OPEN THE LINK . MANFRED ERJAUTZ
WHITE CUBE IN THE MUSEUM OF ADMONT MONASTERY . Collection “BEYOND SEEING – Art unites the blind and the sighted”
This special collection is an independent collection module within the contemporary art collection. It currently comprises 27 contemporary art works that are equally accessible to the blind and the sighted. Since 2002, select artists have been commissioned for that purpose. They have developed different approaches to this special topic that addresses blindness and vision impairment. In dialogue with those affected, they challenge themselves to study their perception of the world and, in turn, to reflect on their own perceptions, physical navigation systems and their own respective artistic production.
This process engendered artworks that can be directly explored and experienced on a multi-sensory level. The spectrum extends from simple structural and highly complex multimedia works right up to works that evolved in dialogues between the blind and the sighted.
The collection is conceived as a proactive invitation to the blind to participate in a discourse on contemporary art, in order to inaugurate a process that will expand the boundaries of ART SHARING and SPACE SHARING. The collection offers the chance to encounter different worlds, to engage in an exchange between them as well as for mutual enrichment. A common space that evolves in a cooperative process. Sighted people can find hands-on, innovative, approaches to art as well as different styles and worlds of perceptions and interpretations. The collection also thematises the quality of experience of the senses as a different art category, as embodying a different artistic value. This art project, which is unique to all of Europe, offers a new approach to contemporary art.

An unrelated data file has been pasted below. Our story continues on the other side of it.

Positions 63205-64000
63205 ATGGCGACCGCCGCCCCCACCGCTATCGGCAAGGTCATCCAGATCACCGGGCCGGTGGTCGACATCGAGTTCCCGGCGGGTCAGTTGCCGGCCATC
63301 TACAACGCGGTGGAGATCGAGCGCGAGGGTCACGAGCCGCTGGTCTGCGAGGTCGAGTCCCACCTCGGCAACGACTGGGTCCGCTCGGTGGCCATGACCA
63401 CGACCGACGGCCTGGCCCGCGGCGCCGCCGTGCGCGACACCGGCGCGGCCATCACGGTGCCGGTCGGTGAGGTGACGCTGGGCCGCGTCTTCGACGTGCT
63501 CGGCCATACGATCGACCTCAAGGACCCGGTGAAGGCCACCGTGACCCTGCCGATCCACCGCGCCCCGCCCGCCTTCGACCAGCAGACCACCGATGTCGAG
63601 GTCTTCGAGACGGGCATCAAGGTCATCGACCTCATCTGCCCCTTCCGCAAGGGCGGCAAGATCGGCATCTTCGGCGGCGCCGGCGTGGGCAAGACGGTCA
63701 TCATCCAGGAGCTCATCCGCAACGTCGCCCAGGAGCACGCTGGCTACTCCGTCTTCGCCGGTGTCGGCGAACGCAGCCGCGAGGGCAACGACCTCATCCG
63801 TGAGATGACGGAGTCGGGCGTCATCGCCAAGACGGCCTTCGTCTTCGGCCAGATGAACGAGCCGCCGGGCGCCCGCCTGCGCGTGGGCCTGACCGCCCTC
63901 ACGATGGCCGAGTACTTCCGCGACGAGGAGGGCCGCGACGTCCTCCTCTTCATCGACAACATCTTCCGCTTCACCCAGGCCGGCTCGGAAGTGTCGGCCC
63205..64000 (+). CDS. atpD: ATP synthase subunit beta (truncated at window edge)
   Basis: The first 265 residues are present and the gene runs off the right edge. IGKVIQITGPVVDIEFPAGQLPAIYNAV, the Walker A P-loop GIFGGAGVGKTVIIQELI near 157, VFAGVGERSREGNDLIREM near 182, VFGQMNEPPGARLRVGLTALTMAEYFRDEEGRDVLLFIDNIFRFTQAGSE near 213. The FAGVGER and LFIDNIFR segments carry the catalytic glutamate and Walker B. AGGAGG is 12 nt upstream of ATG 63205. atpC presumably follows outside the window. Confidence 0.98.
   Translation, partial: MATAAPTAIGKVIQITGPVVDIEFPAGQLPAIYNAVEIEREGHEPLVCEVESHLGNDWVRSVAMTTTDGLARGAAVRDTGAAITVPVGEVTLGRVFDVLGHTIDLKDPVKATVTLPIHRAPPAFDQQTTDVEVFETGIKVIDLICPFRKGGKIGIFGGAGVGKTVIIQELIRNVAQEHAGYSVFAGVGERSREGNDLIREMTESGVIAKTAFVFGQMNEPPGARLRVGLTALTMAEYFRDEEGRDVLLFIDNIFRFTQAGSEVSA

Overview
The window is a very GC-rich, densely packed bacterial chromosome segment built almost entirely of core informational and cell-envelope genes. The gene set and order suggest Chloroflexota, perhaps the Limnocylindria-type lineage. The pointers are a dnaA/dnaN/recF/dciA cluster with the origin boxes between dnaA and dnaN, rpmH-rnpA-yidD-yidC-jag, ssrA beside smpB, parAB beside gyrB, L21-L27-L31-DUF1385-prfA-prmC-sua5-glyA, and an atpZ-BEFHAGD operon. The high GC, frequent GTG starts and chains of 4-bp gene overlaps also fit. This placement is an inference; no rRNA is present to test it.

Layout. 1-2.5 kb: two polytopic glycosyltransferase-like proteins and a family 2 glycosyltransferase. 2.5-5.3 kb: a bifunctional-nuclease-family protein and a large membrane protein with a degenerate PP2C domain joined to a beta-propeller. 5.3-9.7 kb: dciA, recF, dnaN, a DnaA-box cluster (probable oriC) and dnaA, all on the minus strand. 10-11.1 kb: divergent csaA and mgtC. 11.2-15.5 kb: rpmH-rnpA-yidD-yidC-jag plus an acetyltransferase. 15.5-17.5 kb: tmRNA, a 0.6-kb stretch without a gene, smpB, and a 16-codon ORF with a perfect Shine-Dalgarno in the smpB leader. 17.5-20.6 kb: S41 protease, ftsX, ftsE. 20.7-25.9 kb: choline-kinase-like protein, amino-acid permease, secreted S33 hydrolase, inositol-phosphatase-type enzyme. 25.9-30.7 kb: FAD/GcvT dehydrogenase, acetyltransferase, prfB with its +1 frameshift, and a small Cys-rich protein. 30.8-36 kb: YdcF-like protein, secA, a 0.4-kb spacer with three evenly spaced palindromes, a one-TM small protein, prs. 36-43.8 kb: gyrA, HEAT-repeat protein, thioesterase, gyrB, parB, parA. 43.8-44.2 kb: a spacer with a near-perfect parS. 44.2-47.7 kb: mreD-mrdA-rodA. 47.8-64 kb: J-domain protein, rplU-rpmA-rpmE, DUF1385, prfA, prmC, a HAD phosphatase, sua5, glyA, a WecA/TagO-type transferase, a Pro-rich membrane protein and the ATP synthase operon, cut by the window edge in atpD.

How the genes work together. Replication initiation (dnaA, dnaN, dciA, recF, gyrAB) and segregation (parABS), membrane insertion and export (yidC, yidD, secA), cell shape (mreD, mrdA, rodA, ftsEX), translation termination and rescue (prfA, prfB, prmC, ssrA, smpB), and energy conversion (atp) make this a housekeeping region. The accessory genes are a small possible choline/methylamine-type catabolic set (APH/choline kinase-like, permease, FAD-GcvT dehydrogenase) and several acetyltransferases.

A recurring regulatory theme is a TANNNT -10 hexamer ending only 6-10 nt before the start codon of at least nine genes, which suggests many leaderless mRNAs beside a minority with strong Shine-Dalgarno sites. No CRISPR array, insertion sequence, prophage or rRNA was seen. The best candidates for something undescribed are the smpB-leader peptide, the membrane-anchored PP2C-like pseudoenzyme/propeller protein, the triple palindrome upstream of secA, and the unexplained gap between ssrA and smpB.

“BEYOND SEEING – Art unites the blind and the sighted” was first presented to the public in 2012 at the Museum of Admont Abbey – to commemorate its 10th anniversary.
In 2013/14, the collection was reviewed at the Centre of Contemporary Art Winzavod in Moscow. It generated consistently positive reactions and made lasting impact right there.
The collection was developed and presented with the help of scientific researchers and is accompanied by multimedia documentation. A film project is envisaged that will document the process of reception over many years. The interactions between the blind and the sighted have generated a comprehensive know-how and facilitated the development of new approaches for mediation and reception.
Future exhibition sites for the coming years are currently under discussion.
Michael Braunsteiner, Curator
Barbara Eisner-B., Coach | Research Assistant | Documentation | Film Project
Featuring works of:
Thomas Baumann, Wolfgang Becksteiner, Adi Brunner, Hannelore Demel-Lerchster, Johannes Deutsch, Manfred Erjautz, Heribert Friedl, Matthias Gommel, Michael Gumhold, Stefan Gyurko, Maria Hahnenkamp, Julie Hayward, Tomas Hoke, Anna Jermolaewa, Karl Karner, Michael Kienzer, Karl Leitgeb, Michael Maier, David Moises, Werner Reiterer, Constanze Ruhm, Emil Siemeister, Gustav Troger, Norbert Trummer, Martin Walde, Hans Winkler, Fabio Zolly